Have you ever noticed that your lower back pain flares up during a rainstorm? Or when the temperature suddenly drops? Or when there's a change in humidity or air pressure?
Well, then you've been noticing wrong, according to a study published this week in the journal Arthritis Care & Research.
In a paper titled, "Weather Does Not Affect Back Pain," researchers from the Sydney Medical School at the University of Sydney in Australia found no connection between changes in temperature, relative humidity, air pressure, wind direction or precipitation, and an increase in lower back pain episodes.
Oddly, however, the researchers found that higher wind speeds and wind gust speed were associated with a small increase in back pain. The correlation reached statistical significance, but the authors say that the magnitude of the increase was not clinically important, and they do not go on to explain what may be responsible for the finding.
Data for the study were collected in Sydney from October 2011 to November 2012. The researchers gathered information from 993 people who showed up at their primary care doctor's office hoping to get treatment for a sudden onset of intense lower back pain.
To be included in the study, the patients had to have gone to see their doctor specifically because of pain between their 12th rib and the "buttock crease." The pain had to have developed over a period of no more than 24 hours, and none of the patients could have known or suspected serious spinal problems. All patients in the study were 18 years or older.
Participants were asked to give specific information about where they lived and the exact time that their lower back pain started to increase. The researchers cross-referenced that information with meteorological data from the Australian Bureau of Meteorology, which has five weather monitoring stations in Sydney.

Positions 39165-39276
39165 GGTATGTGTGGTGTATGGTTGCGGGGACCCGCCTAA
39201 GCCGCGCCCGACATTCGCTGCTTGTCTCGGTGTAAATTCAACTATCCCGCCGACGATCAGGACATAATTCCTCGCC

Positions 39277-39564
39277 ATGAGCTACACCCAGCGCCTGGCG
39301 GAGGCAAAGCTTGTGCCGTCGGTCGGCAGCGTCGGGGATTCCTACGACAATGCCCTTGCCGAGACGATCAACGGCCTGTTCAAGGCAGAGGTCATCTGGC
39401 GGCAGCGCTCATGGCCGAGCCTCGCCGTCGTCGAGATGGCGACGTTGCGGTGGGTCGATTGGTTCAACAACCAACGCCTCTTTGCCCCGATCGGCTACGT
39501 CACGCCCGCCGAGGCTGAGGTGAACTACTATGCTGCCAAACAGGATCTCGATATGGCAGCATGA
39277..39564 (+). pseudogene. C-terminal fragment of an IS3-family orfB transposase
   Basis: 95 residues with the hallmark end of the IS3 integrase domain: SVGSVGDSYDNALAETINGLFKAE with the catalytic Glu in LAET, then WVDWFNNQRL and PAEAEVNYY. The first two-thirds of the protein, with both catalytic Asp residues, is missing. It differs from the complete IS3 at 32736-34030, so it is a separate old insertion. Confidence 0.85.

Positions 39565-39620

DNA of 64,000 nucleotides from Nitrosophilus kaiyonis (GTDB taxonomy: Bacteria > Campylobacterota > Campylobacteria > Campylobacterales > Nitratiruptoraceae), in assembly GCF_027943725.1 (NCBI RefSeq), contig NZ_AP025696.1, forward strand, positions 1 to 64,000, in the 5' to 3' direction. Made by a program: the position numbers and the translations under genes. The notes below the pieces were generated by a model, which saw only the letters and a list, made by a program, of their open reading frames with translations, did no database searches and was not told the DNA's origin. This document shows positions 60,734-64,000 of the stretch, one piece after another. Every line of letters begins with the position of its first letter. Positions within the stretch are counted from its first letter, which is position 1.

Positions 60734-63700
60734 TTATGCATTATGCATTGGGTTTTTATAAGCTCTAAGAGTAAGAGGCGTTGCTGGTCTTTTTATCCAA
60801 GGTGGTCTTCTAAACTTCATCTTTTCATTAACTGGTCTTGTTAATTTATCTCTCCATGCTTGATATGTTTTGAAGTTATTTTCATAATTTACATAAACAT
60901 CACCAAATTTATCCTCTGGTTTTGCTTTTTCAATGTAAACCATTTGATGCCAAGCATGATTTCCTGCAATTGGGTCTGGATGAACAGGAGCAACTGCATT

The patients did not know that the study had anything to do with weather and lower back pain, nor did the interviewers. At the time they were collecting information from the participants, they were working on a different study that looked at physical and psychological triggers for lower back pain. It is only after they published that research that they decided to see whether there were any links between the back pain data they had collected and historical weather information.
Though they ultimately found no relationship between weather and lower back pain, the researchers are not ruling out that weather can affect pain at all. For example, they note that a previous study found higher temperatures and lower pressures can lead to an increase in headaches.
"Our findings refute previously-held beliefs that certain common weather conditions increase risk of lower back pain," said Daniel Steffens of the George Institute for Global Health at the University of Sydney, who was the lead author on the study. "Further investigation of the influence of weather parameters on symptoms associated with specific diseases such as fibromyalgia, rheumatoid arthritis and osteoarthritis are needed."
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